Virginia's newly pronounced attorney general stands with the French language teacher who was fired by West Point High School for not following the public school's mandate of pronoun use among transgenders.

Attorney General Jason Miyares filed brief amicus curiae with the Virginia Supreme Court this week arguing that West Point School Board violated state law, the Religious Freedom Restoration Act, as mandated by the Virginia Constitution.

In 2018, a biologically female student of teacher Peter Vlaming wanted to be identified as a male. To reconcile the school's mandate and his Christian belief, he said that he would prefer to call this student a male-sounding name. He couldn't use male pronouns for a female student because it was against his religious beliefs. Moreover, the language teacher indicated that in speech, pronouns identify people as either male or female.

With the help of attorneys from Alliance Defending Freedom, he filed a lawsuit against the school board yet the Circuit Court of the County of King William ruled against him. The Virginia Supreme Court agreed to hear the appeal of the attorneys representing Vlaming in March 2022.

Miyares stated in his friend-of-the-court brief that the "School Board penalized Vlaming in his civil capacity as a teacher because of his religious beliefs." His termination indicated that the school board imposed on him a matter that he does not believe true which could be considered as discrimination according to federal law.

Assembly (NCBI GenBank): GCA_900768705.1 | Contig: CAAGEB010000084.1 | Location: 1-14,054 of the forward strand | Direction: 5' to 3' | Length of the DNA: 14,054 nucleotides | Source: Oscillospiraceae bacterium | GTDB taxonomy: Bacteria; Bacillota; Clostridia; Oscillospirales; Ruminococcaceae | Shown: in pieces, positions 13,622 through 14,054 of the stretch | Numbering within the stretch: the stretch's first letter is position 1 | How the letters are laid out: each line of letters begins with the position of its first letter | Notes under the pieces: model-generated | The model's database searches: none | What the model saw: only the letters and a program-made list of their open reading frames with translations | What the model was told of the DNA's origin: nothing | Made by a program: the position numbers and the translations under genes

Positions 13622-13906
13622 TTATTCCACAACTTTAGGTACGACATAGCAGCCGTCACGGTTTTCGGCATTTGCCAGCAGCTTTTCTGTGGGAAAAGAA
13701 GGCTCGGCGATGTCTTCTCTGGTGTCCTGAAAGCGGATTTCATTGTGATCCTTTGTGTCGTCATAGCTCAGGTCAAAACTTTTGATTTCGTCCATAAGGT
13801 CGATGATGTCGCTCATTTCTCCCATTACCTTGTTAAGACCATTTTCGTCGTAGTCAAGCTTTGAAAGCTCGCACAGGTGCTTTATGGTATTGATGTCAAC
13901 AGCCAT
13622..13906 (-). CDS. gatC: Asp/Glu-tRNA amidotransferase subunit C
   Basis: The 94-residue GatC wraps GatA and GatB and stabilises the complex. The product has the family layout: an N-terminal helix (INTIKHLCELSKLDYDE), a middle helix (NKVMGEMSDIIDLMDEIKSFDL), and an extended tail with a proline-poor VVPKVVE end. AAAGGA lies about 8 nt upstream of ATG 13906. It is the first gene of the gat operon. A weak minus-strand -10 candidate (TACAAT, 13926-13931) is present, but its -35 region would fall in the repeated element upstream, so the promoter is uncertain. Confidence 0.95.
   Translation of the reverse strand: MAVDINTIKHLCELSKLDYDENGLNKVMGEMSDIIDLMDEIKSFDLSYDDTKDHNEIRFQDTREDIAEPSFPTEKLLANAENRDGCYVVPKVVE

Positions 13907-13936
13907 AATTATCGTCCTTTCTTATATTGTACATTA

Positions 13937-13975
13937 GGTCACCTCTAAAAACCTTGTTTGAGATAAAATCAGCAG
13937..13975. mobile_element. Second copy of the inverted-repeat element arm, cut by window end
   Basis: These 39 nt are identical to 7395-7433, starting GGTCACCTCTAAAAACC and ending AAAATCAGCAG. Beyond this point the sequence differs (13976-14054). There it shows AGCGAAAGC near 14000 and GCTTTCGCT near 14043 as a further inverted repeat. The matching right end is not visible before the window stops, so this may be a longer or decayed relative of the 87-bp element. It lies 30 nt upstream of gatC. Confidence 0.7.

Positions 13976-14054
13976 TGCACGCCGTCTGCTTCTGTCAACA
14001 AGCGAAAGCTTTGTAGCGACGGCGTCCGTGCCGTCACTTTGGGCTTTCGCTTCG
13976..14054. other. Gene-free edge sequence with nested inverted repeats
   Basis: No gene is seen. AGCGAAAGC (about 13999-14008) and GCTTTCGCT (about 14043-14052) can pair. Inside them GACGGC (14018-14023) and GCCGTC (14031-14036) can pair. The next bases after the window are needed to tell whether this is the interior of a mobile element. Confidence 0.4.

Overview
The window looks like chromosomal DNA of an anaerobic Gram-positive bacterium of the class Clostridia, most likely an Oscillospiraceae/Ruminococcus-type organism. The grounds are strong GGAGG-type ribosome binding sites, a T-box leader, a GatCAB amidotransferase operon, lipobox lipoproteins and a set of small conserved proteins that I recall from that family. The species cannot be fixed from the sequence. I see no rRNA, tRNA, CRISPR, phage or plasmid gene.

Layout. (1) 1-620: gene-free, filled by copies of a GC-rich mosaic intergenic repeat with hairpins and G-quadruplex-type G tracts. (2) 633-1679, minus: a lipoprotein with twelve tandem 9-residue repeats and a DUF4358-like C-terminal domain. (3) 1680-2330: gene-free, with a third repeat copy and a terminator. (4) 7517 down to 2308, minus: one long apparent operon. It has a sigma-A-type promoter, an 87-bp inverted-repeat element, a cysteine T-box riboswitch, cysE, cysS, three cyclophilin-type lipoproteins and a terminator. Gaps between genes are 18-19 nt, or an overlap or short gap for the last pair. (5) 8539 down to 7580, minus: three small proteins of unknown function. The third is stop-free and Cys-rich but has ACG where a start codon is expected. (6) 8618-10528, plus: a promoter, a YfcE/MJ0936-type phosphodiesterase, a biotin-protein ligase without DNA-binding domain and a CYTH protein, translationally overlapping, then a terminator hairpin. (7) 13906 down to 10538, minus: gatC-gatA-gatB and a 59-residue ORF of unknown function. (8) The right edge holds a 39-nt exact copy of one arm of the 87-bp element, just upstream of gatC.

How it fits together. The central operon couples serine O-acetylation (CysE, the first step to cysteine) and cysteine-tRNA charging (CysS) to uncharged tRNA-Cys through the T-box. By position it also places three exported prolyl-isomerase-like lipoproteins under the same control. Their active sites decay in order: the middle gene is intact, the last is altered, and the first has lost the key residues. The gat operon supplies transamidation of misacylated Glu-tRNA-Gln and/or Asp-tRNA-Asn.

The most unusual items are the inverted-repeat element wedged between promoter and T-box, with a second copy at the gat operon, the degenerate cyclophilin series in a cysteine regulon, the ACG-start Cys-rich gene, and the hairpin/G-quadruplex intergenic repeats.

Also Read: Kansas Teacher Who Was Punished For Refusing Transgender Pronouns Gets Temporary Restraining Order

Lack of 'Compelling Interest' to Justify Termination

The attorney general indicated that a bipartisan supermajority of the General Assembly enacted VRFRA to extend its protection of Virginia's religious liberty. He argued that if a government policy largely burdened an individual's religious exercise, then the government is required to show that the burden is necessary to achieve the "government's compelling interest." Also, the government should use lease restrictive means in pursuit of that interest.

With regards to Vlaming's case, Miyares stated that letting the teacher choose between his religious belief and his employment gave a substantial burden on Vlaming. However, the school board lacked a "compelling interest" to justify the burden they put on Vlaming's religious freedom and "failed to use less restrictive means," like considering Vlaming's recommendation to use the student's name instead of using transgender pronouns.

Miyares urged the court to look beyond the general anti-discrimination law established by the school and scrutinize further if Vlaming really intended harm to the particular claimant. He argued that the school board should prove to Vlaming that his decision to pursue his religious belief "threatened the peace, safety, or good order of the school," which the school board had not proven yet.

"That alone is sufficient to reverse the dismissal," the case read.

ADF Senior Counsel Tyson Langhofer noted that nobody should be coerced against his beliefs just to keep a job. He said that the teacher was terminated not for the thing he said or did but for what he could not say. He indicated that Vlaming's and similar cases are important to protect the right to speak or not to speak freely.

Related Article: Christian Teachers Engage In Legal Battles Over Right To Refuse Using Transgender Pronouns